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Class: Magnoliopsida
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Order: Ericales
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Family: Sapotaceae
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Genus: Pouteria
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Species: P. lucuma
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Binomial name
Pouteria lucuma
(Ruiz & Pav.) Kuntze
Trinomial name
Type Species
Moche Lucuma. 200 A.D. Larco Museum Collection. Lima, Peru

The lúcuma (Pouteria lucuma) is a subtropical fruit of Andean origin (sometimes known as lucmo in English), native to the dry subtropical Andean coastal valleys of Peru, Ecuador, and introduced in Chile (Quillota and Petorca). It grows at temperate elevations, between 1,000-2,400 metres. The largest concentration of this fruit is found in the Peruvian regions of Cajamarca, Ancash, Lima, and Ayacucho. It has also grown well for centuries in southern Ecuador and Chile's northern coast. The fruit is very nutritious, having high levels of carotene and vitamin B3. The lúcuma is exported all around the world. In some countries it is one of the most popular ice-cream flavors.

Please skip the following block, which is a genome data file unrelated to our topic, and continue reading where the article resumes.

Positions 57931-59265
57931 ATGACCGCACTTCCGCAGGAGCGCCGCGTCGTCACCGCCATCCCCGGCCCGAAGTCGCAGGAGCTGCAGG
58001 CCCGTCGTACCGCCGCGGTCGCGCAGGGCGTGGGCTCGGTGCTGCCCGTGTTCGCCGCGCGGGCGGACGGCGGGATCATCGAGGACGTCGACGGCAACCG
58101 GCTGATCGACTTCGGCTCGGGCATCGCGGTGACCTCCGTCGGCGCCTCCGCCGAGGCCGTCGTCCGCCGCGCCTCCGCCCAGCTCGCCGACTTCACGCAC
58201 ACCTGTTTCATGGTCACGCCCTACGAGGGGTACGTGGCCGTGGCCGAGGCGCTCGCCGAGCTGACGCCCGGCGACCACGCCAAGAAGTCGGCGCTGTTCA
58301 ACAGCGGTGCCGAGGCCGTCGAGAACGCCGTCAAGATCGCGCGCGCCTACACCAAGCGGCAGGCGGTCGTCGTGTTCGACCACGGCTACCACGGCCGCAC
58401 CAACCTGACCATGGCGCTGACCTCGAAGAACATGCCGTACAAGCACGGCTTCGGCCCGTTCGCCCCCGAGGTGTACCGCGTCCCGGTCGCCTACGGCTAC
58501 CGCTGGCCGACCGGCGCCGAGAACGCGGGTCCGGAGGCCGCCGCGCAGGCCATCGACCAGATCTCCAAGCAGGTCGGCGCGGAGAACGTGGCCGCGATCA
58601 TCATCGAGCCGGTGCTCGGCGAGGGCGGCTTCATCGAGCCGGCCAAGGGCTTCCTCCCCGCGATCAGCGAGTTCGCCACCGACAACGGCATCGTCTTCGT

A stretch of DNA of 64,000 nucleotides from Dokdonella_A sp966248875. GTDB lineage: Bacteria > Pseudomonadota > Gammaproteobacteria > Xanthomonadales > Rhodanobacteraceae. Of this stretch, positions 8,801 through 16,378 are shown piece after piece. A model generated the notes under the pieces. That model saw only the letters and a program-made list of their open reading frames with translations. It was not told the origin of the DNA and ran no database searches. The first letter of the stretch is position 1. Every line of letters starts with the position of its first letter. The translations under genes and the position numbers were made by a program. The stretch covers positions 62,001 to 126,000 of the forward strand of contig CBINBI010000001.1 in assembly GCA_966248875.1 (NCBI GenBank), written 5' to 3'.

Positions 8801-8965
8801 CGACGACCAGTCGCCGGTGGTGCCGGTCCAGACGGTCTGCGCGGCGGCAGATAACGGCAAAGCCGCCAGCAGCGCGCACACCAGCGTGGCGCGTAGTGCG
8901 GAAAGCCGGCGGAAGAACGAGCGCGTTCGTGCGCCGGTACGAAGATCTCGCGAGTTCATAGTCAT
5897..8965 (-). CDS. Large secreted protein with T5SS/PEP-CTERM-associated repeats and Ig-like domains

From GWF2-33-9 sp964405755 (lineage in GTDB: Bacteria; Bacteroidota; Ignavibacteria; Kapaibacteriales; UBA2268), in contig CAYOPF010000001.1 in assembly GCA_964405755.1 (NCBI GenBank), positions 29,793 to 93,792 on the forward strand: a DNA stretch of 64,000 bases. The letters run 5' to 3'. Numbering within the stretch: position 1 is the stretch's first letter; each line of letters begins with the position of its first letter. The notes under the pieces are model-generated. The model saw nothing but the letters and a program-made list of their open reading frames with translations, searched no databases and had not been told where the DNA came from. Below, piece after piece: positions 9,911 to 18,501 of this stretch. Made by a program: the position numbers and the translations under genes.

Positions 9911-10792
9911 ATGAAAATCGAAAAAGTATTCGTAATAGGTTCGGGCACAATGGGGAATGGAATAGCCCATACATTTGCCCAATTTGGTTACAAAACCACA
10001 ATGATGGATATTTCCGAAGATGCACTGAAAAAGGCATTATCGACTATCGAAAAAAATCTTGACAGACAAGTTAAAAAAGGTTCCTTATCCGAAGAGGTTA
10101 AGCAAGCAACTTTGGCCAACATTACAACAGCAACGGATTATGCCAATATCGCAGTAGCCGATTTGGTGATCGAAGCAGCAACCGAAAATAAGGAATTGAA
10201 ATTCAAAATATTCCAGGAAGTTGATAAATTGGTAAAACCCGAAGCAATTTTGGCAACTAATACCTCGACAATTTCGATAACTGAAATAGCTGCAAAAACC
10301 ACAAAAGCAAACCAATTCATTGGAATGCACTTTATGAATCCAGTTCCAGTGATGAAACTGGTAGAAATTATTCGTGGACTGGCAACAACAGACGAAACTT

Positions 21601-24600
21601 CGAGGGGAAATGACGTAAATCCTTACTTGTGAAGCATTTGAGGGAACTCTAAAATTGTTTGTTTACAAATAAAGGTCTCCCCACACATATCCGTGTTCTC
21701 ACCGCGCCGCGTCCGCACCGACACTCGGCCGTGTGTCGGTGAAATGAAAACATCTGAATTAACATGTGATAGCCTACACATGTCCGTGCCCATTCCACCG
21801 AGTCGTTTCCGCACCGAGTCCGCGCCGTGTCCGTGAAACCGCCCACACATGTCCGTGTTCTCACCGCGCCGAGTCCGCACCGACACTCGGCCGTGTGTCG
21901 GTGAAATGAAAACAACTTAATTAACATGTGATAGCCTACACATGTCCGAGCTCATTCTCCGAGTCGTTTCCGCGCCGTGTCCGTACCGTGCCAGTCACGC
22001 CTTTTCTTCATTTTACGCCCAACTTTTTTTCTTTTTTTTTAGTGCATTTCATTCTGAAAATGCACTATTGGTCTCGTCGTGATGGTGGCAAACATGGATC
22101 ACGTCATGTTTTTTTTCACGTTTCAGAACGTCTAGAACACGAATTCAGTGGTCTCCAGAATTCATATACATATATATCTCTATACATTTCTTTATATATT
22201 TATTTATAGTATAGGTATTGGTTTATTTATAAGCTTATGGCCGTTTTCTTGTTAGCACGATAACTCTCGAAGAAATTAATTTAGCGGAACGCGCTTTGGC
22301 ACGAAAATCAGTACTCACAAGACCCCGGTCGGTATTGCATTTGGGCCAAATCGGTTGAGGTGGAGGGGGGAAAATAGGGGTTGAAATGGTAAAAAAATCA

Lúcuma is a popular flavoring for ice cream in its native range, and in Peru even exceeds the demand for more globally popular flavors such as strawberry, chocolate, and vanilla.[citation needed]

Lucuma has been found on ceramics at burial sites of the indigenous people of coastal Peru [1]. The Moche people had a fascination with agriculture and often chose to represent fruits and vegetables, including lucuma, in their art. [2]


  1. [1]
  2. Berrin, Katherine & Larco Museum. The Spirit of Ancient Peru:Treasures from the Museo Arqueológico Rafael Larco Herrera. New York: Thames and Hudson, 1997.

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